A big house and BMW to homelessness - how Stevenage Haven saved Gary's life

PUBLISHED: 10:03 30 January 2020 | UPDATED: 10:18 30 January 2020

Staff at Stevenage Haven. Picture: Jacob Savill

Staff at Stevenage Haven. Picture: Jacob Savill

Archant

A 53-year-old Stevenage man has spoken about his experience of homelessness and how his life was saved by the Haven - the town's emergency night shelter.

Stevenage Haven, on Ditchmore Lane. Picture: ArchantStevenage Haven, on Ditchmore Lane. Picture: Archant

Gary bounds up and down the corridors of Stevenage Haven, stopping and hugging everyone he passes. He knows their names and backstories like a roadmap.

"When I was a 17-year-old builder, I was doing this guy's house," Gary says. "He was an ex-army officer who had a relationship break-up. He was kicked out of the army, and had started drinking. He told me this story about how he ended up homeless.

"One morning I asked him, 'how did you let it get this bad?'. And he said something which stayed with me all my life. The problem is, he said - and this is the thing people never realise - 'you're only ever about two or three decisions away from ending up like me, and they may not be yours'."

Gary - who has asked to be known only by his first name - looks back on that encounter and sees unerring parallels with his own life over the past two years.

Staff at Stevenage Haven in Ditchmore Lane. Picture: Jacob SavillStaff at Stevenage Haven in Ditchmore Lane. Picture: Jacob Savill

"I had it all. BMWs, a big house with my partner. I had my own building company. I was a success story," Gary says.

But in December 2017, a relationship breakdown and a brush with the law left Gary's life spiralling out of control - and quickly.

"I had 14 arrests in the space of four months, and I suffered a heart attack in police custody. I lost everything apart from the clothes on my back. I had been made street homeless."

Gary was put in touch with the borough council, which referred him onto Stevenage Haven at short notice.

He spent six weeks sleeping on an airbed alongside five other men - known as the cold-weather provision, which operates between November and March.

"I found myself living with people I used to step over. I used to have to kick these people off scaffolds. Now, I was one of them. Living with them and sleeping next to them," Gary says.

"I remember on my first day here, I was doing my laundry. And I was standing there in my pants - because all I had were literally the clothes on my back - and a bloke comes in and asks if I'm alright. There and then he offers me his tracksuit and his socks.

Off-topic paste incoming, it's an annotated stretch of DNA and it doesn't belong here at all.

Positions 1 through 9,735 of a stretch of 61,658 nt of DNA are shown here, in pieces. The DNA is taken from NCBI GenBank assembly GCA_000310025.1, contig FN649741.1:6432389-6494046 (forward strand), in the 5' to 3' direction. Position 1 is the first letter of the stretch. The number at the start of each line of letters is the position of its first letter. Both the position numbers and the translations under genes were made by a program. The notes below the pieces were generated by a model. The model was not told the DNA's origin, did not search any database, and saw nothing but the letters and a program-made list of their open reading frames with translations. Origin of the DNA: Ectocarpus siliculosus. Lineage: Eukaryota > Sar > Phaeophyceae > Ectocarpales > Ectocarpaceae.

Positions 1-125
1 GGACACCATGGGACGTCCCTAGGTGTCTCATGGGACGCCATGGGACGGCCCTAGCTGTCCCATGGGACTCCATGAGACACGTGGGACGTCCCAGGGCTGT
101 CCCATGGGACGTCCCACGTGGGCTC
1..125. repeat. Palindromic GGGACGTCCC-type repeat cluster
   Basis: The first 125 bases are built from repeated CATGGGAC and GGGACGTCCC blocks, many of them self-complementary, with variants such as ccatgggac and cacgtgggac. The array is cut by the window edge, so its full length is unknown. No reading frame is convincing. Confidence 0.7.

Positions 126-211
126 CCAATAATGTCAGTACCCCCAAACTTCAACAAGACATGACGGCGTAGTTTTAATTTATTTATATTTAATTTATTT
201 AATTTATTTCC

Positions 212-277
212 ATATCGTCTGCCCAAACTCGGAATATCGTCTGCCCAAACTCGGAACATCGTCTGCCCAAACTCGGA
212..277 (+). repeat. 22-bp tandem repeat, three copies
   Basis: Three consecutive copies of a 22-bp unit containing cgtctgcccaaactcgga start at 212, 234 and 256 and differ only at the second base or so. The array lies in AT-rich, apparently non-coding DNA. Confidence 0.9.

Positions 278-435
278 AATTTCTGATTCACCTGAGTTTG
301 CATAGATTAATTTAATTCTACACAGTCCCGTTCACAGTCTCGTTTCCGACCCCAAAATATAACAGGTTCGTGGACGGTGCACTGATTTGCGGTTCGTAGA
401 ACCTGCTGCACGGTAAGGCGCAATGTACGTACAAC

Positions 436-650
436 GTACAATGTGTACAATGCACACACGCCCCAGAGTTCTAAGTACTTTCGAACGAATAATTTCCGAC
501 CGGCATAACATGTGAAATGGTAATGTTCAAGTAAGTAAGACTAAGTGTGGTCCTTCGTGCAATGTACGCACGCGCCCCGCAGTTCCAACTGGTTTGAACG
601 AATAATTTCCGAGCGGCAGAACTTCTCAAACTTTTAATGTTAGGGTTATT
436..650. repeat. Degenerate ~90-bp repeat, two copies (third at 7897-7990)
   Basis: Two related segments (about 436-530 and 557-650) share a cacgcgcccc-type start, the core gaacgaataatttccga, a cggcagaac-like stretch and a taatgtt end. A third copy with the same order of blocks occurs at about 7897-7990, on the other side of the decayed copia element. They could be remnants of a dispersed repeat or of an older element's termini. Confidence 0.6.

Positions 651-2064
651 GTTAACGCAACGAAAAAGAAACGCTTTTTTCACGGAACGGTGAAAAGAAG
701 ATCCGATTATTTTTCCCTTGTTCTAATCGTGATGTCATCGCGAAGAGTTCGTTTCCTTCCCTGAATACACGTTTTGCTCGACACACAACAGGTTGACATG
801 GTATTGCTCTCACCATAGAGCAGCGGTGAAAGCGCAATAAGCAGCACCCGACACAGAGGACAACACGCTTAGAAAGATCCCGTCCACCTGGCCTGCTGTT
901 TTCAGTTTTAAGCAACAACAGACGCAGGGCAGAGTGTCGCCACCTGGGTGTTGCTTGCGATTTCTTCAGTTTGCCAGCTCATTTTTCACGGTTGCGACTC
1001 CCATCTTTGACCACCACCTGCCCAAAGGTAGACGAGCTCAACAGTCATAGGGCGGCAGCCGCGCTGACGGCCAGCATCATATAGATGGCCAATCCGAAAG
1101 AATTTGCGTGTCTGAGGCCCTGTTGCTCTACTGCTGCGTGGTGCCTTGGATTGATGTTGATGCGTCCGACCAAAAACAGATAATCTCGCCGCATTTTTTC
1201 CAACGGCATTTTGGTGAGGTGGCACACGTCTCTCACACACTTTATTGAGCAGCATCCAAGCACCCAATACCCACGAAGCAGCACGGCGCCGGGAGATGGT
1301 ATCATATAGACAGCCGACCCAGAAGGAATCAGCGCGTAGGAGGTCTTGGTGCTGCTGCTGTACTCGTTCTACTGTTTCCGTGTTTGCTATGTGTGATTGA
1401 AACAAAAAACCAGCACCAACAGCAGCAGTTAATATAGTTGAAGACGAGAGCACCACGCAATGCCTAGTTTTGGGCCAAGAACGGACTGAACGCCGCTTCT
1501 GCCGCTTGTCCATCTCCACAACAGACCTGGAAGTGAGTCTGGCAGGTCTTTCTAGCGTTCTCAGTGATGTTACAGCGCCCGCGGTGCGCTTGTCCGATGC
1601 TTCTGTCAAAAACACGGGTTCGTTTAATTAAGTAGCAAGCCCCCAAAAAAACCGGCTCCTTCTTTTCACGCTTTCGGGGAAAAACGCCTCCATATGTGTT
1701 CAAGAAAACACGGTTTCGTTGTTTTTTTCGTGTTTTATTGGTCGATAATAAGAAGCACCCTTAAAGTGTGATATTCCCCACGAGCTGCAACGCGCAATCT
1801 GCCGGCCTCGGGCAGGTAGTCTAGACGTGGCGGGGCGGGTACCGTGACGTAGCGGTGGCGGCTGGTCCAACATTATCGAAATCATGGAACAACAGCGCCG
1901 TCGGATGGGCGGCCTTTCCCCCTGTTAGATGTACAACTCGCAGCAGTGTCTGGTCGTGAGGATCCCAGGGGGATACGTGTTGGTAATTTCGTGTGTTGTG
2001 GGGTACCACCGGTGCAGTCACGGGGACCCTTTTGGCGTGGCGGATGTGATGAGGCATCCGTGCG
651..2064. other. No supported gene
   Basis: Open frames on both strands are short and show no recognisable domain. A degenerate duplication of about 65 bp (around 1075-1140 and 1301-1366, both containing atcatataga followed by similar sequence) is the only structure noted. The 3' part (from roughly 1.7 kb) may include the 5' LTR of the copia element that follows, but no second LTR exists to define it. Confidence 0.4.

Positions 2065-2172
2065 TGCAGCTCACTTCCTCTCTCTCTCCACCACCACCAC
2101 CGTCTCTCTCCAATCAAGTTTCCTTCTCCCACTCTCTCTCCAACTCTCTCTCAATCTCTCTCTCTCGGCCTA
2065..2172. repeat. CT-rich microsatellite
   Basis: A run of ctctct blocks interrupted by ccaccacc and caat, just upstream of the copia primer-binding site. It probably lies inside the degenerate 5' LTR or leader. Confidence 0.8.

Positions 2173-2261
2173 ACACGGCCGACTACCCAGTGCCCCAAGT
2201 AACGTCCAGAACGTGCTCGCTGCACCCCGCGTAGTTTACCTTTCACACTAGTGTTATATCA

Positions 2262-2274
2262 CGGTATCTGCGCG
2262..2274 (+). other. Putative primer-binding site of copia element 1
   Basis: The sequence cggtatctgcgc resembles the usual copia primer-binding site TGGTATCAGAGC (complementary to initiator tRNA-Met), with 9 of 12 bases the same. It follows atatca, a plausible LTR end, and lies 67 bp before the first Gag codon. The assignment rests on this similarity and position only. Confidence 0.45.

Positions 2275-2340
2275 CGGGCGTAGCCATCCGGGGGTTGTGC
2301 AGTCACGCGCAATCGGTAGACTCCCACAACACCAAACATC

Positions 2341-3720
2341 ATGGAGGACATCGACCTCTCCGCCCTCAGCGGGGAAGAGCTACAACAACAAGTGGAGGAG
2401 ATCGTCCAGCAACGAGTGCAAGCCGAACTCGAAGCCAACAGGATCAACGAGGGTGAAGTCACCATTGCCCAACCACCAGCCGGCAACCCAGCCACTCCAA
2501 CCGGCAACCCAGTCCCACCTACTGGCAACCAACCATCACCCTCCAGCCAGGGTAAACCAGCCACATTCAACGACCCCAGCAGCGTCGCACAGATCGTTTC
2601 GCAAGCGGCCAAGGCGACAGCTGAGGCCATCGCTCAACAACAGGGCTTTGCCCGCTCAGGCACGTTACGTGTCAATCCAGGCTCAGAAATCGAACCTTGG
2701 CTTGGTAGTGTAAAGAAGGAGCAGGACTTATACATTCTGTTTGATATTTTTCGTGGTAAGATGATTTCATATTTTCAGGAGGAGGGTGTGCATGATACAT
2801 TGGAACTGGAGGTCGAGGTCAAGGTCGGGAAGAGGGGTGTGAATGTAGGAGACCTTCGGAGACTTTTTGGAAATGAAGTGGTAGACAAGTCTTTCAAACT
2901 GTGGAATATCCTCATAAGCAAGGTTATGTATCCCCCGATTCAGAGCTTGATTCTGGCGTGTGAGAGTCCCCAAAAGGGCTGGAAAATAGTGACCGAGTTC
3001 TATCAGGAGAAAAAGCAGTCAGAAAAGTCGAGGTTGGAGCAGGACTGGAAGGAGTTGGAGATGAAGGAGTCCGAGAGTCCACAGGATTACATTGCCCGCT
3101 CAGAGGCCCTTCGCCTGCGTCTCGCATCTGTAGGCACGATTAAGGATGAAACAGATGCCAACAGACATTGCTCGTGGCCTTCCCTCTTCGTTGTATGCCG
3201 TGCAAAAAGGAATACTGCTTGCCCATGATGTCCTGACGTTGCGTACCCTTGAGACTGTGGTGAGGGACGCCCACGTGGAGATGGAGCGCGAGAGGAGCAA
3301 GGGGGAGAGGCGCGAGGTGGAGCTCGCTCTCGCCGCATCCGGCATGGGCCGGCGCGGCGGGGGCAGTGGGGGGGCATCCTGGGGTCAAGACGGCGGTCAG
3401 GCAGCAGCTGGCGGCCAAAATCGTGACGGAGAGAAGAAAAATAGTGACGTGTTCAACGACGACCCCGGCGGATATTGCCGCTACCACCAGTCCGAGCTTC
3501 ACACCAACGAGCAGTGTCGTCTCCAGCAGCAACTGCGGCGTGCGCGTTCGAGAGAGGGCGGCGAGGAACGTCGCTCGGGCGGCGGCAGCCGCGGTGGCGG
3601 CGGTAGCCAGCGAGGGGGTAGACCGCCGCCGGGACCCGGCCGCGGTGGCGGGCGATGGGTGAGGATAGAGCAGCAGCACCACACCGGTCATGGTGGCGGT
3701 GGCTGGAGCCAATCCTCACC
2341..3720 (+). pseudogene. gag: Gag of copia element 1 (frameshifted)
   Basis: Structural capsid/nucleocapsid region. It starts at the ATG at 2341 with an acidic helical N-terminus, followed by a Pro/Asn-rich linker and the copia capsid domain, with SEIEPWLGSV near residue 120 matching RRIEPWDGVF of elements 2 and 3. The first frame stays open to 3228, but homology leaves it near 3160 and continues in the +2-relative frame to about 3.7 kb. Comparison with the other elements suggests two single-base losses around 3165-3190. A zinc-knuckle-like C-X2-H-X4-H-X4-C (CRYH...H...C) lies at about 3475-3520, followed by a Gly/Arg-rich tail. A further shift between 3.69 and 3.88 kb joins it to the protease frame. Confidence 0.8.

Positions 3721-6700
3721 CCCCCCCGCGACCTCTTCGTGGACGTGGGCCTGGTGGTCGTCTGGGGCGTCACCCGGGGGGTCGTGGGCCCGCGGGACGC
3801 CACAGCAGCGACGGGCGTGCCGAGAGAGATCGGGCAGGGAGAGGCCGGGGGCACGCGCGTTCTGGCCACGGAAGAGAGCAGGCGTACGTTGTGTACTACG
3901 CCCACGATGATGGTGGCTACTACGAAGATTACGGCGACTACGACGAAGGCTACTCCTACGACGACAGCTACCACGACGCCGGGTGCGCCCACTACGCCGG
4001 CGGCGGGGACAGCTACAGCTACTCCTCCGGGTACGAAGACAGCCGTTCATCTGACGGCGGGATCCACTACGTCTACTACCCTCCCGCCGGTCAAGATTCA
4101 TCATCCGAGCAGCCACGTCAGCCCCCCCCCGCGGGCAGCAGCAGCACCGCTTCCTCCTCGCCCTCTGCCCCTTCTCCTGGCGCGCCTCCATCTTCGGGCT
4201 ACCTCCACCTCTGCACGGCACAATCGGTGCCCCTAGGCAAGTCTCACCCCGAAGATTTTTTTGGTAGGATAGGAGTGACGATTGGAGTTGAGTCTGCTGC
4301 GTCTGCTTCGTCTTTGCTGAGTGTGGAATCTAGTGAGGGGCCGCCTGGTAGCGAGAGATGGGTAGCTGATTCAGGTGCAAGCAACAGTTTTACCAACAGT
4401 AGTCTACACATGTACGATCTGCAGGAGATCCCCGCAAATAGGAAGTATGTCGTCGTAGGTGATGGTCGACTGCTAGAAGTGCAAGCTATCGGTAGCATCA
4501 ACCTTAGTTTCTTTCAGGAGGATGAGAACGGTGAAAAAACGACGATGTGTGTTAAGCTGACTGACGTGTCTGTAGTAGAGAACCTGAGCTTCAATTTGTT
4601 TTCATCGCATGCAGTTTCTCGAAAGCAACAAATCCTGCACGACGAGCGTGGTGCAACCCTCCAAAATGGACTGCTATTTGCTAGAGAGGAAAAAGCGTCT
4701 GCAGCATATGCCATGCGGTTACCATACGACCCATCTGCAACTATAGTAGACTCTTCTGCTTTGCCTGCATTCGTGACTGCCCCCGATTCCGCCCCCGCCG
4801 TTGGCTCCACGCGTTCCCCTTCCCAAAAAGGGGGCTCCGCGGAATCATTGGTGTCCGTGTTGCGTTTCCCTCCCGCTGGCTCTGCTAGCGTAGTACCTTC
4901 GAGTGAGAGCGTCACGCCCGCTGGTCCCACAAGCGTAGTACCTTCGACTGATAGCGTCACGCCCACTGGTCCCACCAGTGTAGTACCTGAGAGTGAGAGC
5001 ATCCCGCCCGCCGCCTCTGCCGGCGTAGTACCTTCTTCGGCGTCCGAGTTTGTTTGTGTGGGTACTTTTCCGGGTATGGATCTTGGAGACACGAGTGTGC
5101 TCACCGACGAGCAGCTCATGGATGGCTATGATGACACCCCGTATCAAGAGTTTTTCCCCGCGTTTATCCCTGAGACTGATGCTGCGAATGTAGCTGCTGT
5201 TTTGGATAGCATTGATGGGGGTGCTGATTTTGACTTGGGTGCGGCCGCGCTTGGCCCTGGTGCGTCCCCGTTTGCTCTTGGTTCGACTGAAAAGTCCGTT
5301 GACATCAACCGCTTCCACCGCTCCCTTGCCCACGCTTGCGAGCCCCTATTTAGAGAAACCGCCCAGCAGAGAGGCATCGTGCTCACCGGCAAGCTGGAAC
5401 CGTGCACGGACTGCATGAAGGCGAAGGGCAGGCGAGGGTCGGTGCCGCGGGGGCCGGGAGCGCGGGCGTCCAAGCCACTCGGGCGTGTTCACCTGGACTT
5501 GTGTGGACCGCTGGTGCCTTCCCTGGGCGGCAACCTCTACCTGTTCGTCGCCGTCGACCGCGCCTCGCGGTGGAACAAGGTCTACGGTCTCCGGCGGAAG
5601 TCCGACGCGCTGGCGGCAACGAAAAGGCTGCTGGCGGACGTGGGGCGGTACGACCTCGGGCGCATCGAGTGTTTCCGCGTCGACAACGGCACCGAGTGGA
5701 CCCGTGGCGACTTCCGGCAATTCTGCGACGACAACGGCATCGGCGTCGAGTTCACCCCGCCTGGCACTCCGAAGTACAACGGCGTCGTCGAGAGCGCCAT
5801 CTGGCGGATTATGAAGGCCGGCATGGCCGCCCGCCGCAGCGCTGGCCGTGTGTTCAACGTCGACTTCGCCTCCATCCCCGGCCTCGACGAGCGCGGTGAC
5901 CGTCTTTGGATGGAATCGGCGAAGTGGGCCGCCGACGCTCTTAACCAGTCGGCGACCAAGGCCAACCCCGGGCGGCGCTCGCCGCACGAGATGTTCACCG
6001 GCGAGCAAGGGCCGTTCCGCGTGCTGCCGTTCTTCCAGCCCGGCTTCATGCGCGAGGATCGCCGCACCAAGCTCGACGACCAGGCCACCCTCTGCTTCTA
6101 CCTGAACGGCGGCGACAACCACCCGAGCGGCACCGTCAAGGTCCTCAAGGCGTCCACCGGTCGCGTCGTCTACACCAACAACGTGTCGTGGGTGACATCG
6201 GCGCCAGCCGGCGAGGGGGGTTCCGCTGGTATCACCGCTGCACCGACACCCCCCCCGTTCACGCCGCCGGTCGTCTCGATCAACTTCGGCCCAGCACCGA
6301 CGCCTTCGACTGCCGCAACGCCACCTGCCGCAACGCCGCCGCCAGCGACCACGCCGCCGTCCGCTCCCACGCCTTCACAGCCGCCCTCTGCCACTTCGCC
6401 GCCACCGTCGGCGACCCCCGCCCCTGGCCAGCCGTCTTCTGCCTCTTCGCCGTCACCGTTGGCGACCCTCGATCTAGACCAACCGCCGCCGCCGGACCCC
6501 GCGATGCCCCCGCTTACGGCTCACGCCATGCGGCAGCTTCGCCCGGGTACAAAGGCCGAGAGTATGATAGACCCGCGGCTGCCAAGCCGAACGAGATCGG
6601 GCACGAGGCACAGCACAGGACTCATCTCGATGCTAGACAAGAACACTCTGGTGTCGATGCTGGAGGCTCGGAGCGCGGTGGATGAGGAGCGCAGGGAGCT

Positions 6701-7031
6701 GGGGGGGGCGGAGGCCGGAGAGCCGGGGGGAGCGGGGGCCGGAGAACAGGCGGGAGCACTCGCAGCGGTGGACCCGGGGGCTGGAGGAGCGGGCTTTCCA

"I realised then that it's the people with nothing, who will give you everything. At the Haven, you get a load of people who's backgrounds are completely different - but it's just the most amazing place."

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After six weeks on a deflated airbed, Gary was given a permanent room - one of 40 single, en-suite bedrooms for Haven residents.

"I had two BMWs, a brand new van, I had a successful career - but for me to get a room here, was one of the happiest days of my life," Gary says, with total sincerity.

Gary lodged at the Haven for 18 months, leaving in July last year for a council property he managed to obtain through the shelter's nomination scheme.

He confesses that if he hadn't found the Haven, he would not be here to tell his story.

"I wouldn't have survived. The streets would have finished me. It is literally life or death with this place. The staff just have this ability to make things all right. They say, OK, here's what you're going to do. And you trust them, because they've seen you at the lowest possible point.

"The rules are strict. Any violence or drunkedness and you'll be barred. But people just live by the rules here - it's the weirdest thing."

Gary says that one of the core challenges for the Haven is raising awareness for people who need it.

"When you suddenly find yourself in crisis, you don't know any of this stuff - why would you?

"I used to bring my dog to the vet next door, and didn't know this place existed. This is the safety net you don't know exists."

Today, Gary's heart problems mean he is in and out of hospital most days. But he lives with freedom, and knows he is one of the lucky ones.

"There are 40 people in here - they're going to be alright. The Haven are literally saving lives in Stevenage. I watch it daily."

"But there are 300 to 400 people out on referrals. Where are they living? Well I can tell you where. They're living in flat staircases and car parks.

"If you're a dog and you're found dumped on the street, the RSPCA will take you somewhere warm. If you're a human, they roll their eyes and say, move along mate - now that can't be right."

And so it is that as Gary bounds up and down the corridors of the Haven, pausing to hug everyone he passes, it is clear just what the Haven means for him, and so many others.

It isn't just a shelter - it's home.

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